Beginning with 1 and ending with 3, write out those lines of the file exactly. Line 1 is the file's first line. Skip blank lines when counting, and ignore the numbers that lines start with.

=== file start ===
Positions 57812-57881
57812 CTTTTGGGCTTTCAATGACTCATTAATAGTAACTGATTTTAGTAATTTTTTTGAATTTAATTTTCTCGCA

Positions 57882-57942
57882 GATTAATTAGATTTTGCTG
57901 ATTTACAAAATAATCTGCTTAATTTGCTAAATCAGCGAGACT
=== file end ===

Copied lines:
Positions 57812-57881
57812 CTTTTGGGCTTTCAATGACTCATTAATAGTAACTGATTTTAGTAATTTTTTTGAATTTAATTTTCTCGCA

Positions 57882-57942